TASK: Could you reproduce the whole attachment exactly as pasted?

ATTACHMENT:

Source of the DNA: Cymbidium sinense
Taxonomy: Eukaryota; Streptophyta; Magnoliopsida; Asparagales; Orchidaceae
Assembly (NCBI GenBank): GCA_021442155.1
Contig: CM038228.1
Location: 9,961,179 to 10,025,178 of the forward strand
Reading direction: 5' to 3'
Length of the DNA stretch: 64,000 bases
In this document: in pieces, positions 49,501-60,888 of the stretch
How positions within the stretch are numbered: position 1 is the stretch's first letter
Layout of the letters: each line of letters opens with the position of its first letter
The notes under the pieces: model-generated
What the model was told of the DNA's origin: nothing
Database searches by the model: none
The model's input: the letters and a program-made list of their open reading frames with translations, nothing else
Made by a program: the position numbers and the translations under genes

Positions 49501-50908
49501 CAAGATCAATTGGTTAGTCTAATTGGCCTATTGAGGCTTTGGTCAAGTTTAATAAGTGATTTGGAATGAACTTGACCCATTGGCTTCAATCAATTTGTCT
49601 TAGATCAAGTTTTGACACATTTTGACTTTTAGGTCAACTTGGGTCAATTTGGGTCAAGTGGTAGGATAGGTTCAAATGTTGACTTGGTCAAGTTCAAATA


Source of the DNA: Cymbidium sinense
Taxonomy: Eukaryota; Streptophyta; Magnoliopsida; Asparagales; Orchidaceae
Assembly (NCBI GenBank): GCA_021442155.1
Contig: CM038228.1
Location: 9,961,179 to 10,025,178 of the forward strand
Reading direction: 5' to 3'
Length of the DNA stretch: 64,000 bases
In this document: in pieces, positions 49,501-60,888 of the stretch
How positions within the stretch are numbered: position 1 is the stretch's first letter
Layout of the letters: each line of letters opens with the position of its first letter
The notes under the pieces: model-generated
What the model was told of the DNA's origin: nothing
Database searches by the model: none
The model's input: the letters and a program-made list of their open reading frames with translations, nothing else
Made by a program: the position numbers and the translations under genes

Positions 49501-50908
49501 CAAGATCAATTGGTTAGTCTAATTGGCCTATTGAGGCTTTGGTCAAGTTTAATAAGTGATTTGGAATGAACTTGACCCATTGGCTTCAATCAATTTGTCT
49601 TAGATCAAGTTTTGACACATTTTGACTTTTAGGTCAACTTGGGTCAATTTGGGTCAAGTGGTAGGATAGGTTCAAATGTTGACTTGGTCAAGTTCAAATA